Vomiting With Overfeeding-vidown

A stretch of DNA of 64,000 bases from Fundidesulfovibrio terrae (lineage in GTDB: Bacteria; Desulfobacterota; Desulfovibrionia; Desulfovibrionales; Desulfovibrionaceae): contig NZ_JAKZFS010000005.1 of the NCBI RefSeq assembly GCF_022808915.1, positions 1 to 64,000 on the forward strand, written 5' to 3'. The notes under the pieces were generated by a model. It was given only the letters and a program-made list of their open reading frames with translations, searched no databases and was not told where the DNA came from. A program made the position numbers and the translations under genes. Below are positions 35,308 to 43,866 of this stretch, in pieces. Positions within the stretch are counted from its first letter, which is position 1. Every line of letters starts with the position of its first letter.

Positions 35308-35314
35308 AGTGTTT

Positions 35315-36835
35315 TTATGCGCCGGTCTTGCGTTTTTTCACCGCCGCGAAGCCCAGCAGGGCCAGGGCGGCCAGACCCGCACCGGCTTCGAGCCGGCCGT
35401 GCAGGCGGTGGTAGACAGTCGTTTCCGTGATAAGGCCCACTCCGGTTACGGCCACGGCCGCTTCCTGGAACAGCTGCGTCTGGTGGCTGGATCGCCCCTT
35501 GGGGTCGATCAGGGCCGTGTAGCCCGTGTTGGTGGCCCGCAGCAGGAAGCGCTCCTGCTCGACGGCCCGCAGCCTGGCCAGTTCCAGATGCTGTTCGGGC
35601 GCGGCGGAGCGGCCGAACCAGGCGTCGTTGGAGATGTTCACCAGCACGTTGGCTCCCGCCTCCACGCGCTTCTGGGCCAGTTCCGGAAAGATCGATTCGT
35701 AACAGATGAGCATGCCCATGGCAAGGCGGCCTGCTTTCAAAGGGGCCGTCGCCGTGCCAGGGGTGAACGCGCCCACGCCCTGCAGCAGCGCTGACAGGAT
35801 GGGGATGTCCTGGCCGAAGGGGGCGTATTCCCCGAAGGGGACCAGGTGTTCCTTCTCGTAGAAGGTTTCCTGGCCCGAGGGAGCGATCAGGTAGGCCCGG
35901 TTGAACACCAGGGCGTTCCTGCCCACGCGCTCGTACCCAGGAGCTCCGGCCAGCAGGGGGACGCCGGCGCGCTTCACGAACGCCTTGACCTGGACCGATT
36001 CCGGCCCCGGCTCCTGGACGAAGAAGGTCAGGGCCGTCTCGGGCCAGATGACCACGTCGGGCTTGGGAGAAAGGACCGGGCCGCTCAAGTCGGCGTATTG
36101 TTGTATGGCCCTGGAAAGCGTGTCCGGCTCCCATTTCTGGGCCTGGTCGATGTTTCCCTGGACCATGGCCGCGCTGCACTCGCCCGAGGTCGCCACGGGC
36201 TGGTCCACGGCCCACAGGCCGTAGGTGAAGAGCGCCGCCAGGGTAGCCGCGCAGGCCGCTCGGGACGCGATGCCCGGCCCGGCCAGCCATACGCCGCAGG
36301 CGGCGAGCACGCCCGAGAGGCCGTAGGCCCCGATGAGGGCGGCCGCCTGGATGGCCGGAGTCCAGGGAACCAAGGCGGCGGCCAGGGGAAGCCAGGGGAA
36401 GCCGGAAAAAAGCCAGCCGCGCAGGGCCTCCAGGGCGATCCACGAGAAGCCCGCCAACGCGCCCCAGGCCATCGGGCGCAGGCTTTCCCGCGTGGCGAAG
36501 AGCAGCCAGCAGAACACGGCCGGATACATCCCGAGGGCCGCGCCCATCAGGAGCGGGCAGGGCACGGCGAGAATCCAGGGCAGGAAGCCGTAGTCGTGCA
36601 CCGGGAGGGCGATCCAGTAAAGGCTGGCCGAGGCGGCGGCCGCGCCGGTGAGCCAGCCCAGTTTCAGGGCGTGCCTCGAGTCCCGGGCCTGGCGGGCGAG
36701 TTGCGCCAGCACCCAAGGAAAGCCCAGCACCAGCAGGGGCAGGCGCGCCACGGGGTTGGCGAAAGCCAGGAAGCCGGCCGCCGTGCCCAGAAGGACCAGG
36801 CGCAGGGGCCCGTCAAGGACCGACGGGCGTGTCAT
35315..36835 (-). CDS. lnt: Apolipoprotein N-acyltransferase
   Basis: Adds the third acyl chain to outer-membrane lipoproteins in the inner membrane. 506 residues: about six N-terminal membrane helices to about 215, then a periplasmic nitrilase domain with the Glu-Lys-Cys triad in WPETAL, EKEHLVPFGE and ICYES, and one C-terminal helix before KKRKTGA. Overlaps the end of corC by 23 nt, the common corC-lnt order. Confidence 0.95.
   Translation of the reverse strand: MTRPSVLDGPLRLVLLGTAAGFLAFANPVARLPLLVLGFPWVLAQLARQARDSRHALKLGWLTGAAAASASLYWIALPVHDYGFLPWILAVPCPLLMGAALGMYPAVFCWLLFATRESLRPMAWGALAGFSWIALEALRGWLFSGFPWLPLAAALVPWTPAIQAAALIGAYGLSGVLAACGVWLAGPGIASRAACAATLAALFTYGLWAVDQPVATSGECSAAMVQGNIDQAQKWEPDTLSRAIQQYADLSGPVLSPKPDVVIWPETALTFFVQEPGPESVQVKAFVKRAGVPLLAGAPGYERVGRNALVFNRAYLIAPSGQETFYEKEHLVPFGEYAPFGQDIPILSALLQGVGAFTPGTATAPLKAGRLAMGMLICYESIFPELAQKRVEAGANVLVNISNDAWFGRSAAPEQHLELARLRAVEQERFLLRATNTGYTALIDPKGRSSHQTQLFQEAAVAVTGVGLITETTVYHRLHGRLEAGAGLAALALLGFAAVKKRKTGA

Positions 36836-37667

Health Nearly every newborn will forcefully empty his stomach at one time or another. Babies vomit as a result of any one of a great number of diseases, but more than 95 percent of them vomit because of overdis-tension of their stomachs. Overdistension doesn’t always mean overfeeding. The baby’s stomach can just as easily overdistend with air. Air enters a baby’s stomach whenever she cries, sucks on a pacifier, gulps her milk, or makes an in.plete seal with the breast. If the air isn’t promptly returned to the room via a burp, it warms up from room to body temperature. Being a gas, air expands as it’s warmed, and the little gulps of it grow, distending the baby’s stomach. This is called aerophagia (aero refers to air; phagia means eat). Secondarily, milk can overdistend the baby’s stomach. The average baby from ten days to six months old can hold in her stomach 30 milliliters of milk for every kilogram that she weighs. In other words, a 3-kilogram baby should be able to hold 90 milliliters in her stomach. But what if her stomach already holds 60 milliliters of air? In that case, putting another 90 milliliters of milk in will cause the same overdistension that feeding her 150 milliliters would produce. Whether milk or air, the result is the same. The baby’s stomach muscle gets stretched and stretched, and when it reaches a critical level of tension, it contracts, emptying its contents. If you could be sure how much air was in your baby’s stomach at the start of feeding, you would know how much milk you could safely give without producing overdistension. Regrettably, there’s no way of knowing, and that’s why so many Wealthy, normal babies vomit. What you might do to avoid vomiting is to try burping the baby just before you start to feed her. If she’s a cooperative child, she’ll oblige you by emptying the air from her stomach. If she’s like most hungry babies, she’ll cry until she gets what she wants. And she doesn’t want to get burped. Still, the cause is worthy, and what do you have to lose? Spitting Up and "Cheesing" (Reflux) Regurgitating, spitting up, and cheesing are all terms for the no forceful, partial emptying of the stomach. Sometimes just a trickle of milk flows out of the corner of the sleeping baby’s mouth. Sometimes a burp carries an unexpected payload. Often, little more than chunks of sour, curdled milk ooze out of the baby’s smiling mouth, staining and perfuming the baby’s clothing, the baby, your rug, and you. The "cheese" of one of my children always landed in my shirt pocket, scoring a direct hit into a freshly opened pack of cigarettes. As you might imagine, this put a permanent end to my smoking habit. Like vomiting, spitting can be a sign of any one of a long list of serious diseases, but in the overwhelming majority of cases, babies’ spitting up is caused by reflux (re means backward; flux is flow) from the stomach back to the mouth. The primary culprit is the infant’s immature esophagus. The esophagus is the tube that carries fluids and solids from the mouth to the stomach. A ring of muscle fibers surrounds its end near the stomach. When the baby swallows, the muscle ring or sphincter relaxes, allowing the food to pass through. To keep the food from backing up, the sphincter then contracts, creating a zone of pressure higher than the stomach’s. The difference in pressure keeps the flow of food from the esophagus moving in the direction of the stomach. If the pressure difference is reversed, gastro- (stomach) esophageal reflux (or GER) will occur. About the Author: 相关的主题文章: